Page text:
First handloading I ever did was for a little four inch nickle plated S&W 19-3. Outstanding revolver. Reloaded .38 Specials for it… 158 gr. LSWC over 5.0 gr. of Unique… nice service type load. Later got a six inch S&W 28-2. I loaded some real stout loads for that revolver. Exceedingly effective on anything that needed to be shot. Loaded light the .38 Special is outstanding for target work. Loaded heavy, it is superb for self-defense and medium game. One of my church members is a big hog hunter. He carries a plain Jane S&W Victory model .38 Special loaded… Read more »

James Brigham (Bigg) Bunyon

The notion that a revolver “never jams” is a common one that just isn’t so. I’ve been shooting revolver since 1964, and I can tell you they are like any mechanical device and most certainly can malfunction … they can “jam”. They may be less prone to breakage and “malfs” but all you need to do to see for yourself is to visit revolver sections of several of today’s gun forums.
From 2010: https://www.usconcealedcarry.com/revolvers-dont-jam-and-other-firearms-myths/ There are many other such articles.

Mike Murray

Even though I love my Glocks, I grew up shooting revolvers, and a 340PD is my back-up. Reliability is unmatched, and the 38/357/45acp combo makes ammo an easy thing to find.

John Dunlap

I don’t even own any self loading handguns, for the simple reason that I’m left handed. Yes, most have ambidextrous controls now (sort of), but there’s one more issue I seldom see mentioned in articles like this one. They eject to the right. This isn’t an issue at arm’s length, but in a retention position, a case can bounce back and jam the gun, or hit me in the eye. That is not a good thing in a CQB self defense situation. I don’t have six grand to drop at Cabot Gun, so a 12ga double and a .38 revolver… Read more »

Glen M

I carry a Charter Arms 38 special as a back up gun with 158 gr sjhp and 2 speed loader For my H&K VP9 2 gun are better then one


Good article…

I carried a 5-shot Charter Arms “Bulldog” (2″ snubbie) .38 Special for well over two decades, mostly due to its sheer dependability. For self-defense I used 158grain semi-jacketed hollow points, but trained with simple FMJ ball rounds. Eventually, I opted for the advantages of a semi-auto pistol… and gave the Bulldog to my younger daughter for her 30th birthday (she’s as happy with it as I was).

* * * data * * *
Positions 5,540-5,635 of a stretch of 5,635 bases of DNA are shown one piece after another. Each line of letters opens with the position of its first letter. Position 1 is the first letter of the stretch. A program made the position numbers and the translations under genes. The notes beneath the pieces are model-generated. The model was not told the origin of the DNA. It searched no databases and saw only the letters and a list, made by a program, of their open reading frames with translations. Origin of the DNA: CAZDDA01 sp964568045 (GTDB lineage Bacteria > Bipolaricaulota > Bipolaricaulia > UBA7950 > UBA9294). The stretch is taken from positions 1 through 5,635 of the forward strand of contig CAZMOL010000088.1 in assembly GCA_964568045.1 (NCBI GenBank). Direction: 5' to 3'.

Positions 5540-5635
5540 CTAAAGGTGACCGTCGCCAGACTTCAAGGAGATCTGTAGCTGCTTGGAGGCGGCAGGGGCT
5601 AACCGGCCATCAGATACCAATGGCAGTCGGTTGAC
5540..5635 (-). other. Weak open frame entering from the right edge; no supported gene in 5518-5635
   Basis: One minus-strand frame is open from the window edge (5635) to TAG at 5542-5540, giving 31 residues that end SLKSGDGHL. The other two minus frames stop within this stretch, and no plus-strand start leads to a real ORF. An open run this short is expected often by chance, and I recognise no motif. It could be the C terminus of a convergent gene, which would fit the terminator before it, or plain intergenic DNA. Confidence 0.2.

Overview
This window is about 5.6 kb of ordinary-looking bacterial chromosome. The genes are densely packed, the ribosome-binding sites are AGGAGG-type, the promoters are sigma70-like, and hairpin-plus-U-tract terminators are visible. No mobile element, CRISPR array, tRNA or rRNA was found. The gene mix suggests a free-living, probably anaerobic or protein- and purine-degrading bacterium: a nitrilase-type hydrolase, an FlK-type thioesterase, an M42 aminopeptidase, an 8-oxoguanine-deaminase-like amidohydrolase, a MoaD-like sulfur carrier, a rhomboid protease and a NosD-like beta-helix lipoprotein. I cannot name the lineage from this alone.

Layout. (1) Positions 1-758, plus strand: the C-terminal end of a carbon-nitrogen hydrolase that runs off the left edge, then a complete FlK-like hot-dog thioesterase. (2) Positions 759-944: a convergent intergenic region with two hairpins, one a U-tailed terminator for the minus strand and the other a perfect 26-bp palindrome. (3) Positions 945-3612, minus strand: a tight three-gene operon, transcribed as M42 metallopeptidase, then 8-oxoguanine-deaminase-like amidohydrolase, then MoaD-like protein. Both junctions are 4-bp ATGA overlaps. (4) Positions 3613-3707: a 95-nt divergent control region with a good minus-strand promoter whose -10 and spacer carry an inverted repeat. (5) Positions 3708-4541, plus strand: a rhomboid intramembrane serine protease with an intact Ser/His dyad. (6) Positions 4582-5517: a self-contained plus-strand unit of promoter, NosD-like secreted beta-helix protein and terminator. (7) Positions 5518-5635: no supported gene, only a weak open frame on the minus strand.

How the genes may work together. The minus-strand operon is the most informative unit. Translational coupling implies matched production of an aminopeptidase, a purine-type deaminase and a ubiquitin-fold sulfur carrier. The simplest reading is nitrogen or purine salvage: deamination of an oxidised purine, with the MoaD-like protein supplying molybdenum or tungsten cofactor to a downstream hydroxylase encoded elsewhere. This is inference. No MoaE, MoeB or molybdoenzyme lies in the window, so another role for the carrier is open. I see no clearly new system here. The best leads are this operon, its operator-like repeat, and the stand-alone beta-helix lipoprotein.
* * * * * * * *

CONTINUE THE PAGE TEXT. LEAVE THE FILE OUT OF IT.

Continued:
James Andrews

I love wheel guns…prefer them to semi auto’s, even if they are slower. They never jam!

Wild Bill

W, revolvers don’t leave all that embarrassing forensic evidence around, either!

John Dunlap

Uh, yes, they do. No mechanical device is immune to failure. I had a K frame .38 that locked up when the ejector rod unscrewed itself. I got in the habit of giving the ejector rod a quick twist before closing the cylinder, just to make sure it hadn’t come loose. I’ve since learned this is a common problem on older Smiths, the usual fix being a drop of Loctite. Defective ammo can cause problems, but this is rare. I’ve seen a couple of magnum revolvers jammed when a bullet in an improperly crimped handload walked out under recoil. You’re… Read more »

JorgeNorberto Pedace


Whiskey For My Men Beer For My Horses

Damn I thought you had left for good! Some SJW may come to your defense but your antagonizing democratic language can go to hell. Some may say I should convert your democratic language to the language of the Republic. Piss on being PC and you should be ostracized by every American that peruses Ammoland.. Theodore Roosevelt’s ideas on Immigrants and being an AMERICAN in 1907. “In the first place, we should insist that if the immigrant who comes here in good faith becomes an American and assimilates himself to us, he shall be treated on an exact equality with everyone… Read more »


Sure, let’s write an article about something, but get its name wrong in the article’s title.
That’ll make it seem legit. Way to go.

Michael Schroeder

The .38 special is my favorite for self defense and concealed carry. Smith Airweight is light, reliable and reasonably accurate for it’s intended purpose. My absolute favorite at the range for bullseye accuracy is my Colt Official Police circa 1957. What a jewel for smoothness and superb accuracy. Long live the .38 special!

Gary Crispens

I really like the 38 special and reload it with 125 grain hollow point bullets that have good expansion and mild recoil.
The 5 shot S&W 642 with a Crimson Trace laser is my favorite carry gun.
It will always fire and is lightweight.